- All artists who already offer their merchandise through Amazon Music can now integrate it into Bandsintown and promote it to their followers using Bandsintown’s marketing tools.
- Despite the legal situation regarding deepfakes like Fake-Drake not being as clear-cut as it may seem at first glance, the major labels, especially Universal Music, are taking a stringent stance against deepfakes, removing them wherever possible. This is likely to remain their strategy until a tool emerges that allows them to profit from deepfakes themselves.
- The majors Universal Music and Warner Music are reportedly collaborating with Google on such a tool. This is according to a report by the Financial Times. This tool aims to enable users to create new music based on existing songs or using the voices of well-known artists.
- Copyright holders would then be automatically compensated. However, artists should also have the option to opt-out.
- It was also reported that YouTube Music boss and industry veteran Lyor Cohen is involved in the project. Neither he nor anyone else has officially commented yet.
- Thus, a tech giant is joining forces with the giants of the music industry to regulate and license in the realm of deepfakes. It’s also conceivable that other tech giants might follow suit. The prospects for smaller startups active in this field are now understandably uncertain.
- However, since everything is still in a very, very early stage, numerous questions remain unanswered. It will also take some time before the tool is effectively introduced.
- Billboard shows in this article, apart from any Fake-Drake fuss, what AI has already changed in the music industry.
- Threads has had a meteoric start, surpassing the mark of 100 million users within a few days. However, many musicians remain indifferent to this, as highlighted in this article from Music Ally. In general, indications are increasing that while the start was rocket-like, the descent began soon after.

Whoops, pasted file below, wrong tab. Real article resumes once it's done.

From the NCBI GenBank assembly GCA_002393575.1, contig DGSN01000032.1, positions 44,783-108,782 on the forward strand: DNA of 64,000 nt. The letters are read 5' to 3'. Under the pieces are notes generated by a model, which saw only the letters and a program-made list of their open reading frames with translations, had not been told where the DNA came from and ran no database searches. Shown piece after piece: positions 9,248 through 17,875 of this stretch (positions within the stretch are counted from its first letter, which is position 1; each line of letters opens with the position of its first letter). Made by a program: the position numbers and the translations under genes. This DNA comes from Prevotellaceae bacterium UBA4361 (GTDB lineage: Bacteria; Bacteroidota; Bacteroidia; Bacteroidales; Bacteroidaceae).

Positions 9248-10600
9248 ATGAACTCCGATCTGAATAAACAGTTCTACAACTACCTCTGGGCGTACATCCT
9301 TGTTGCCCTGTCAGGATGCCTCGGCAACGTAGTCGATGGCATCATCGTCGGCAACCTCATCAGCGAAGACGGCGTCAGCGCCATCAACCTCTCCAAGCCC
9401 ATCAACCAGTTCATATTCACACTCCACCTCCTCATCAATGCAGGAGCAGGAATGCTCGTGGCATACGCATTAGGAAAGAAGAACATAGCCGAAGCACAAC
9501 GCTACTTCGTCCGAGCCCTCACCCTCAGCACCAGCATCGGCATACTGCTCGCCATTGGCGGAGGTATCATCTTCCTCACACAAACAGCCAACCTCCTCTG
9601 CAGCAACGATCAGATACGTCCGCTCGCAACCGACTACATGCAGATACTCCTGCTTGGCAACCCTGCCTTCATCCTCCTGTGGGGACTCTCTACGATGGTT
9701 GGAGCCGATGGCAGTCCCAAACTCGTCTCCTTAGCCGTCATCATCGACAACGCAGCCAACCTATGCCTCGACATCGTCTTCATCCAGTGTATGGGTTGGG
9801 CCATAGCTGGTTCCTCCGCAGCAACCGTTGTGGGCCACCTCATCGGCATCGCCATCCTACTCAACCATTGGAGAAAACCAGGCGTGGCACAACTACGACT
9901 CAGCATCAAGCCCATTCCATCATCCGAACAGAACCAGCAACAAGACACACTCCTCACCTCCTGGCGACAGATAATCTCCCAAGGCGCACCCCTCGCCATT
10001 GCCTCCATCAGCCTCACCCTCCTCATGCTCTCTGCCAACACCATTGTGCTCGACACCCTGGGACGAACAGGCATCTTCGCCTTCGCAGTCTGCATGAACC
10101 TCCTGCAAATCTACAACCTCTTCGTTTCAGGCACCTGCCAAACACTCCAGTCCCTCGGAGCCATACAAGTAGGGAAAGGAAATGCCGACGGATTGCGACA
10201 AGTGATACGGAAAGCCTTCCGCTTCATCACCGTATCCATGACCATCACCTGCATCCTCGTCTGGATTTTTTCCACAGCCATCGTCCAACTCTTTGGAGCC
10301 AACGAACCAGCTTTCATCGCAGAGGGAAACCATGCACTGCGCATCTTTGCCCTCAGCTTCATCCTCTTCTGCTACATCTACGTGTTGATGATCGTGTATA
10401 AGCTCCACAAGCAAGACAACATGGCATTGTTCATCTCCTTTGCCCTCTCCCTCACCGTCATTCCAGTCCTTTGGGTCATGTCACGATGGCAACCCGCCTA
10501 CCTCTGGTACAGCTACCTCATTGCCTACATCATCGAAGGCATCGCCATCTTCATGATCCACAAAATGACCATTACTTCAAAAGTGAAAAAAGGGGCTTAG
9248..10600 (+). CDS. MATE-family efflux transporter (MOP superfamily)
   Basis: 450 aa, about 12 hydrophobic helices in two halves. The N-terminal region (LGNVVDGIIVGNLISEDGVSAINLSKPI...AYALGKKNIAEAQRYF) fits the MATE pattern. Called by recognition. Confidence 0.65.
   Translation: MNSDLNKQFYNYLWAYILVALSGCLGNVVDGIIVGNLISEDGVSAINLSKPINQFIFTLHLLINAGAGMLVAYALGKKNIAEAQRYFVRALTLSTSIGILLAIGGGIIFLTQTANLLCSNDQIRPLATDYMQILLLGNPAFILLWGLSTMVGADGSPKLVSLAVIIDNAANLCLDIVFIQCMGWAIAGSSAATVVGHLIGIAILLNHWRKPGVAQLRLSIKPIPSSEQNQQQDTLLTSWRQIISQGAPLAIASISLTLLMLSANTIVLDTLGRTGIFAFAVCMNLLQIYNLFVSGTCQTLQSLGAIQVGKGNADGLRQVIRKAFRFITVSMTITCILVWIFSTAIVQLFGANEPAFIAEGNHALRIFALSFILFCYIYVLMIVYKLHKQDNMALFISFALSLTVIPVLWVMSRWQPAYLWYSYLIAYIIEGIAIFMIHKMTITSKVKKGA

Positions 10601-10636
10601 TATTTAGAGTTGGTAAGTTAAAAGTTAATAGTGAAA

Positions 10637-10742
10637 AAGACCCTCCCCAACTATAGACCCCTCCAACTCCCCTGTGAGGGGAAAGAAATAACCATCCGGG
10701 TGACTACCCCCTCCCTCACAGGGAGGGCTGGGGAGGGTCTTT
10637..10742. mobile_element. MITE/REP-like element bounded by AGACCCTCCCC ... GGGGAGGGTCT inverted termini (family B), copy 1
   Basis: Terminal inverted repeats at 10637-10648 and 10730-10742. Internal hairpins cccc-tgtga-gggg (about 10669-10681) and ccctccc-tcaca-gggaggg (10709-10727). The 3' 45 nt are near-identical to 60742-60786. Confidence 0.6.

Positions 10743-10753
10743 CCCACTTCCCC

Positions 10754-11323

- Bandcamp has launched a new tool called Listening Party, which delivers exactly what the name suggests. You can listen to your album together with your fans, who can (pre-)order it during the session. Meanwhile, you can directly engage with the fans via live chat.
- What if Spotify in the US were to follow the example of TikTok Music, Deezer, or Gaana and end its free tier to gain additional subscribers? This intriguing question is explored in the interesting article by MBW, which shows that millions of additional subscribers would be needed to compensate for lost advertising revenue.
- All three major labels have released their figures for the second quarter, prompting MBW to examine the performance of the top three labels in the first half of the year. Collectively, the majors (including publishing) generated $12.99 billion, which is precisely one billion more than the first half of 2022. In other words, this translates to $72 million per day or $3 million per hour. More figures can be found here.
- Only in football is the audience treated worse than in the live music industry, at least according to Eamonn Forde in this simultaneously amusing and thought-provoking opinion piece.
- Initially, Spotify’s AI DJ was available only to premium subscribers in the US and Canada. It was later introduced in the UK and Ireland and is now available in 50 countries where English is one of the main languages.
- A few months ago, Meta released the tool MusicGen. However, as it now appears, this was only the first step in the field of music AI. Under the name AudioCraft, Meta is bringing together three products: AudioGen, EnCodec, and the previously known MusicGen. All three are open-source tools and therefore serve more as a basis for new projects than as finished solutions.